Deaccelerating The Apple IIc Plus

The Apple IIc Plus is arguably – very arguably from my experience – the best Apple II computer ever made. It’s portable, faster than the IIe, had a much higher capacity built-in drive, and since the Plus could run at 4MHz, it was faster than the strange eight or sixteen bit Apple IIGS. Recently, [Quinn] has been fascinated with the IIc Plus, and has gone so far as to build a custom gamepad and turn the IIc Plus into a laptop. Now, she’s turned her attention to the few things Apple got wrong with the Apple IIc Plus – the startup beep and defaulting to 4MHz on every boot instead of Apple II’s standard 1MHz that’s used in the Apple II, II Plus, IIe, and IIc non-Plus.

The original Apple II is surprisingly primitive. Apart from writing a loop of NOPs and counting cycles, there’s no way to keep time. There is no clock, no timer, no tick counters, and no interrupts. If you’re writing a game for the Apple II that depends on precise timing, the best you’ll be able to manage is a delay loop. This worked for a time, until the Apple IIc Plus was released with a default clock of 4MHz. It was a great idea for AppleWorks and other productivity apps, but [Quinn] is doing retrocomputing, and that means games. Booting the Apple IIc Plus into its 1MHz mode means turning it on and holding escape while resetting the computer every time. It’s very annoying, but a mod to make the IIc Plus run at 1MHz by default would turn her into one of the most accomplished currently active Apple II developers.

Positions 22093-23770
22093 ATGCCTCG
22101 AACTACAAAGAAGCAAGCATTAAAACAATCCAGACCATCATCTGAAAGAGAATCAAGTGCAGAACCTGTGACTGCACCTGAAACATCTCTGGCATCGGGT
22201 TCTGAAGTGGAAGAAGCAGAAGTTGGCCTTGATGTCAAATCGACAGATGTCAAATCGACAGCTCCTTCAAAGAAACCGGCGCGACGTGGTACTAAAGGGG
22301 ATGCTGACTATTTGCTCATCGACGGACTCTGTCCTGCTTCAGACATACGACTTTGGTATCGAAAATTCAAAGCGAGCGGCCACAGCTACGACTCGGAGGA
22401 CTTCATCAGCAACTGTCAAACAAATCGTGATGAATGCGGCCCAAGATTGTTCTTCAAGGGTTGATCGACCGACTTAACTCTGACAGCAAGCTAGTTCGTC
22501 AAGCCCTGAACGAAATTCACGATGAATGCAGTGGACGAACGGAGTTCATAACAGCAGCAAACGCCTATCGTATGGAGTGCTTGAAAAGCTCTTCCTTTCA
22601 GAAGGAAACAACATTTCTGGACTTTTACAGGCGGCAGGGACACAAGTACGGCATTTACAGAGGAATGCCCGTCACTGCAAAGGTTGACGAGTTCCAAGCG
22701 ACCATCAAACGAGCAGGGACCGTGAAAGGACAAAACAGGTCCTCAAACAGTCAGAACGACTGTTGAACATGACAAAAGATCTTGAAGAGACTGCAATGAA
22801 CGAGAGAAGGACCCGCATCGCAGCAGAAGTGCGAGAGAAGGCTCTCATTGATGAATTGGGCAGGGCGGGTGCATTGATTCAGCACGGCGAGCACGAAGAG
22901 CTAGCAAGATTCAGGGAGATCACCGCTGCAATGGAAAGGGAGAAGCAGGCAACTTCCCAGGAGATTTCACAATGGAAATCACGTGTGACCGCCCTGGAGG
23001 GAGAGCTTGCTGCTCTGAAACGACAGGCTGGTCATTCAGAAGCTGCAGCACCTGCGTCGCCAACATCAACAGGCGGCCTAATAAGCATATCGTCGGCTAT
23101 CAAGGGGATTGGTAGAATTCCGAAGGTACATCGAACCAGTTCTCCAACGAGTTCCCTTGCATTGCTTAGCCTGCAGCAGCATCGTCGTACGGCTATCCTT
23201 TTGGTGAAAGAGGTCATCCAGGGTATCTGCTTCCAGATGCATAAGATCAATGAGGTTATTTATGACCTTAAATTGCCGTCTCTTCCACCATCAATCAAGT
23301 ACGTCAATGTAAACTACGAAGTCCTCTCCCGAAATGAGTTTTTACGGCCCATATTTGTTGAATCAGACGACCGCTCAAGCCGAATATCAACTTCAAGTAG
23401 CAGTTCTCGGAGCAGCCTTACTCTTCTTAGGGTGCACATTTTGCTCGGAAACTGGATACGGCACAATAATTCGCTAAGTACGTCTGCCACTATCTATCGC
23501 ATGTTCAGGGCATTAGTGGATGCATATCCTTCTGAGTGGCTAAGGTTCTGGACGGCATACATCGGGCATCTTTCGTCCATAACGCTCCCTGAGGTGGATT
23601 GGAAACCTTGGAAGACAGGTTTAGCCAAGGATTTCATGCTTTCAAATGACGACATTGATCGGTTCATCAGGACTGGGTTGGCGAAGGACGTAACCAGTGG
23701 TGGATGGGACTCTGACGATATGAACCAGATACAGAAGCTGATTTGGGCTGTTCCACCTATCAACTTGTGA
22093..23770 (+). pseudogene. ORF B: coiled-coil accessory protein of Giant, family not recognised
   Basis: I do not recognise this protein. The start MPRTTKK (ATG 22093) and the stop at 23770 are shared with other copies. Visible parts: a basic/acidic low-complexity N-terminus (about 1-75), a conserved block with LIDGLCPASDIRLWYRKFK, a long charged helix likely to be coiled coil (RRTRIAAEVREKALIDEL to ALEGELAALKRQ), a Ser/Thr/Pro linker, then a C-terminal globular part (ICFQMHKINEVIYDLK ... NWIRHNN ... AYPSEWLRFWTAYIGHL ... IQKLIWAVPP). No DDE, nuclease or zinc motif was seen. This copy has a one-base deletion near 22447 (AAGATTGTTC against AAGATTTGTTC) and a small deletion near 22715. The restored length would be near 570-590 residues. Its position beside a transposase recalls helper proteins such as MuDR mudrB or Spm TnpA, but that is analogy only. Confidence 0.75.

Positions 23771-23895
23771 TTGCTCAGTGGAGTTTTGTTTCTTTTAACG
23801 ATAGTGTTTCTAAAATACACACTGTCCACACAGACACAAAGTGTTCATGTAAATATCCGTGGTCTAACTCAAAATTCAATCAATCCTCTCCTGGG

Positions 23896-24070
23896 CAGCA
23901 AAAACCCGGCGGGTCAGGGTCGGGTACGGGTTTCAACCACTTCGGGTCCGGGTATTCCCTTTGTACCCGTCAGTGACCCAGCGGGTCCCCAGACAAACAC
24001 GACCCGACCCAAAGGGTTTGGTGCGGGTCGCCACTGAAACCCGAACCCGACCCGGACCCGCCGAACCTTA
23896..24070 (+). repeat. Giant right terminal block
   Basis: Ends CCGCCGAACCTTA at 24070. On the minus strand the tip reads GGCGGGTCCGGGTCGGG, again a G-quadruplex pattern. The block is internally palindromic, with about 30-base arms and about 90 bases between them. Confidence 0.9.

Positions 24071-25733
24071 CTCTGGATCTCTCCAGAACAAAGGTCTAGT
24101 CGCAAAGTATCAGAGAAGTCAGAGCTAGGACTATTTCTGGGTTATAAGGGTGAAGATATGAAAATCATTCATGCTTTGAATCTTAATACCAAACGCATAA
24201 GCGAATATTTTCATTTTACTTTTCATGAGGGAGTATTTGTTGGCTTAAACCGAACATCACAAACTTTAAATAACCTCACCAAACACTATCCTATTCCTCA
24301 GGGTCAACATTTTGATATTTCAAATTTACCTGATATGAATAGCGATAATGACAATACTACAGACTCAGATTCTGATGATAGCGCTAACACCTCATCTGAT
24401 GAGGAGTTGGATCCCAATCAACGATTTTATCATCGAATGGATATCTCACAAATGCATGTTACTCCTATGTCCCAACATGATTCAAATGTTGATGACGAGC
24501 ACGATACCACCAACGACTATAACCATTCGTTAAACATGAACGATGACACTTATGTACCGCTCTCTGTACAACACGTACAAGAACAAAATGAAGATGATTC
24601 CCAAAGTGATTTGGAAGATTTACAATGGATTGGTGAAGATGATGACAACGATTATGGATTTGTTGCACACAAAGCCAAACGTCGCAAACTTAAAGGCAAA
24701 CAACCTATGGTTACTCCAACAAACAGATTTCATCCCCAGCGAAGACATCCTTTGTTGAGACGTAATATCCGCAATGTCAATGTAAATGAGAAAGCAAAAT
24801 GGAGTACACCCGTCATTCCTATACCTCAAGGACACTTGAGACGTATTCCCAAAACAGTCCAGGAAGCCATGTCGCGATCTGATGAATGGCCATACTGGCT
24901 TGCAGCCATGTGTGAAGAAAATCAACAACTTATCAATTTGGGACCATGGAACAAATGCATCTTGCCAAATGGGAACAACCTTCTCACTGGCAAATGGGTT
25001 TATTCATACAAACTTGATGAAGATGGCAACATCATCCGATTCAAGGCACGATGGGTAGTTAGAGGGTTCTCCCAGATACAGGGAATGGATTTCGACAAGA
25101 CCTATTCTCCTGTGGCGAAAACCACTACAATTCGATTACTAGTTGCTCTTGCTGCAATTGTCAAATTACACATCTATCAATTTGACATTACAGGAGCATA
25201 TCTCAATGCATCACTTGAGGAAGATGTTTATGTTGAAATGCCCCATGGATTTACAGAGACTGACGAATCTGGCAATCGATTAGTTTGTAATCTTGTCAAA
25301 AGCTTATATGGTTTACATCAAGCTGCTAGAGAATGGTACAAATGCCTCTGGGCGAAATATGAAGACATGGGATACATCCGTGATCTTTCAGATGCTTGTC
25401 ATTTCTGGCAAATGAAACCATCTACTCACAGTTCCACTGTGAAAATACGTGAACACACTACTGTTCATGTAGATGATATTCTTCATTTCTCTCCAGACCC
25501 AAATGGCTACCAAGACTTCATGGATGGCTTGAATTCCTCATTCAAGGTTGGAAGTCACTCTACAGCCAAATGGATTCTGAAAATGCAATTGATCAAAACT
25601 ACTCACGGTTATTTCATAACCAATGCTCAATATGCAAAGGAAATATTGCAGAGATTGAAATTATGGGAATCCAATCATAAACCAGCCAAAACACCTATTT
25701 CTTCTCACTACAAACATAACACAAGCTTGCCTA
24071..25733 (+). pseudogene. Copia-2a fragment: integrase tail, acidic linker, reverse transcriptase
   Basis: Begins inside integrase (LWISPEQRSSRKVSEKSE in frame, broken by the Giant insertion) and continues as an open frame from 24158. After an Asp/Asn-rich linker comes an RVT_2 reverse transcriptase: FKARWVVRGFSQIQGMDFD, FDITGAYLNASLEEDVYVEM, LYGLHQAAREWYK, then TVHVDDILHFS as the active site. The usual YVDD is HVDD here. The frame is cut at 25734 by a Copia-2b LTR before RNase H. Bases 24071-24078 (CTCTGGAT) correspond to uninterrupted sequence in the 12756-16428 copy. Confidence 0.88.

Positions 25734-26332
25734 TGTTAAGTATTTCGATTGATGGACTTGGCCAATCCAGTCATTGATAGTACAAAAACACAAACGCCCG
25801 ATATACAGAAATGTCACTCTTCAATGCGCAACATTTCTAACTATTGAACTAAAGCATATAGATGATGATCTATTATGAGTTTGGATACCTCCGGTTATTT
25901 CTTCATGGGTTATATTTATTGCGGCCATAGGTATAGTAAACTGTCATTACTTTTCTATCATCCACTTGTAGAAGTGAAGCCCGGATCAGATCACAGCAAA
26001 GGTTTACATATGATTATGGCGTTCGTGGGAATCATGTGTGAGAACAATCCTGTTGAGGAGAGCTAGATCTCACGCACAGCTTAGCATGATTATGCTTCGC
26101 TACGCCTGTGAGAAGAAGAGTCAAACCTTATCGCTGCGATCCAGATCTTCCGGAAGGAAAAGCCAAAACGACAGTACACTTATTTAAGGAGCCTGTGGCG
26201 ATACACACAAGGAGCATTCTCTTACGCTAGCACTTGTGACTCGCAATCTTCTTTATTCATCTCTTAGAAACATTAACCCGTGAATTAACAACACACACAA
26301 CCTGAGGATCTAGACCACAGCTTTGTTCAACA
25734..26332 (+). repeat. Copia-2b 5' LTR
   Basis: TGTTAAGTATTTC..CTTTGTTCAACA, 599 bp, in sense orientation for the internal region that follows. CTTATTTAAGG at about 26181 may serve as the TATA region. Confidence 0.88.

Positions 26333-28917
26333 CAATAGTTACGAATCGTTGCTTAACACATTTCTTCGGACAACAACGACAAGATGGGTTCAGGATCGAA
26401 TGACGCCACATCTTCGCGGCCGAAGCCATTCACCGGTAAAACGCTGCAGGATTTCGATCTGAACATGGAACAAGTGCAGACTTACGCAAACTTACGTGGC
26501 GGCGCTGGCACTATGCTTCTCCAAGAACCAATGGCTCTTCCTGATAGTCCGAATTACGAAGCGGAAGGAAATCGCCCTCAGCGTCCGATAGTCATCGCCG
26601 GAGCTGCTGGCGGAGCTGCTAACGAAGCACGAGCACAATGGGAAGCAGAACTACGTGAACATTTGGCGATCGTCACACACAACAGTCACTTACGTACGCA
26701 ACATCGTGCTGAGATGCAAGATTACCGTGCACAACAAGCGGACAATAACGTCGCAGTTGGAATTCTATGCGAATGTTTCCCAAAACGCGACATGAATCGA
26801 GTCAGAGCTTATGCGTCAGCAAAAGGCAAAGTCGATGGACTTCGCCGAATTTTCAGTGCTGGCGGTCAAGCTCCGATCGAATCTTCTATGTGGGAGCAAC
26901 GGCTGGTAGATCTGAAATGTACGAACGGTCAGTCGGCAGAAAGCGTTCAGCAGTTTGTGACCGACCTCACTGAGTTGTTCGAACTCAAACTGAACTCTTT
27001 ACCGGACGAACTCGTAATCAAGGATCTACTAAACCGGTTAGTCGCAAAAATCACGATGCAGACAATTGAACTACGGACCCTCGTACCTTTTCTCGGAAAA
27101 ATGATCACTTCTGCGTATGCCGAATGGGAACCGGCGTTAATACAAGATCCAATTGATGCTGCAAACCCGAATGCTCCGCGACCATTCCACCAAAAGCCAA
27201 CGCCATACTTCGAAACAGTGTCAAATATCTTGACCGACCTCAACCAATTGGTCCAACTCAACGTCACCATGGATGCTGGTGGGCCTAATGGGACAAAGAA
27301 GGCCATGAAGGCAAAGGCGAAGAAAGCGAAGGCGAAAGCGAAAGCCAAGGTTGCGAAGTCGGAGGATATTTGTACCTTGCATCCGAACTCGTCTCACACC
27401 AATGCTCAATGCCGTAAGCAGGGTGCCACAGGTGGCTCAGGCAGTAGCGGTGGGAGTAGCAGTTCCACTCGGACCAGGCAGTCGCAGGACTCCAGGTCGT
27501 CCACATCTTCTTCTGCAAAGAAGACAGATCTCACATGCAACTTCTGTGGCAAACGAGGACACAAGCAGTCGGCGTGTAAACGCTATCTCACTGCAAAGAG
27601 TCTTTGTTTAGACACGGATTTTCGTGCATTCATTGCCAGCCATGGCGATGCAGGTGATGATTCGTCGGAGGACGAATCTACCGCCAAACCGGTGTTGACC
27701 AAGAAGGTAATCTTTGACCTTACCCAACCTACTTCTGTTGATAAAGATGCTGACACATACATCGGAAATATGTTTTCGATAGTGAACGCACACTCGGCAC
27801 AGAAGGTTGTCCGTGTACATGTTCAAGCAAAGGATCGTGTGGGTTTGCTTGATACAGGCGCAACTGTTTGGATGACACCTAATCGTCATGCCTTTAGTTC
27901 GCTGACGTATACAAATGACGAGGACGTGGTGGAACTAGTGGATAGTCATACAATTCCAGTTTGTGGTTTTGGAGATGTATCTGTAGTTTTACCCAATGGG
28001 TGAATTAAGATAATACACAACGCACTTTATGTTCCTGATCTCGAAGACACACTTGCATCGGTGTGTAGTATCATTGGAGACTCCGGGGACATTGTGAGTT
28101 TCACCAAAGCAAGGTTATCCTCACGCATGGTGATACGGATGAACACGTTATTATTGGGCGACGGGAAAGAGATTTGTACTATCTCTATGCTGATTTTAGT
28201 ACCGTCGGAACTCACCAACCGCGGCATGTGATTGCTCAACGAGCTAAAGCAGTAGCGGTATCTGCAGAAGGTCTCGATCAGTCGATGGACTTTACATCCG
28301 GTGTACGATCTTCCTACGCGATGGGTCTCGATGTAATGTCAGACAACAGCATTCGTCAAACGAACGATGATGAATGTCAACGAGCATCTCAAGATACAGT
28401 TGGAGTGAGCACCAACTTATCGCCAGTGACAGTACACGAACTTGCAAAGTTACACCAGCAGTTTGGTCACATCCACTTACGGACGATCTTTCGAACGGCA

The process of booting into the IIc Plus’ 1MHz mode requires holding down escape while restarting the computer. This should tell you something: it’s not a hardware switch that changes speed. It’s in the ROM, and that means diving into the Technical Reference Manual, looking at the listings in the ROM monitor, and figuring out how everything works.

The IIc Plus ROM is incredibly complex – it’s 32k of hand assembled code with jump tables bouncing everywhere. After a ton of research, [Quinn] successfully reverse engineered the ‘slow down if the ESC key is pressed’ routine, allowing her to boot the machine at 1MHz by default, and 4MHz if there’s a soft reset with the option key pressed. Everything works great, and [Quinn] has the video to prove it

This isn’t [Quinn]’s first attempt at hacking the lowest levels of the Apple IIc Plus ROM. Because the IIc Plus ran at 4MHz by default, the startup beep was so very wrong. She fixed that, and with two very useful patches under her belt, she burned a few new chips with her ROM patches. In total, there’s only a few dozen bytes of hers in the new 32k ROM, but that’s enough to make her one of the top current firmware developers for the Apple II platform.

Error Detection and Correction: Reed-Solomon, Convolution and Trellis Diagrams

Transferring data without error when there is a lot of background noise is a challenge. Dr. Claude E. Shannon in 1948 provided guidance with his theory addressing the capacity of a communications channel in the presence of noise. His work quickly spread beyond communications into other fields. Even other aspects of computer use were impacted. An example is the transfer of data from a storage medium, like a hard drive or CD-ROM. These media and their sensors are not 100% reliable so errors occur. Just as Shannon’s work defines communication channel capacity it defines the transfer rate from a media surface to the read head.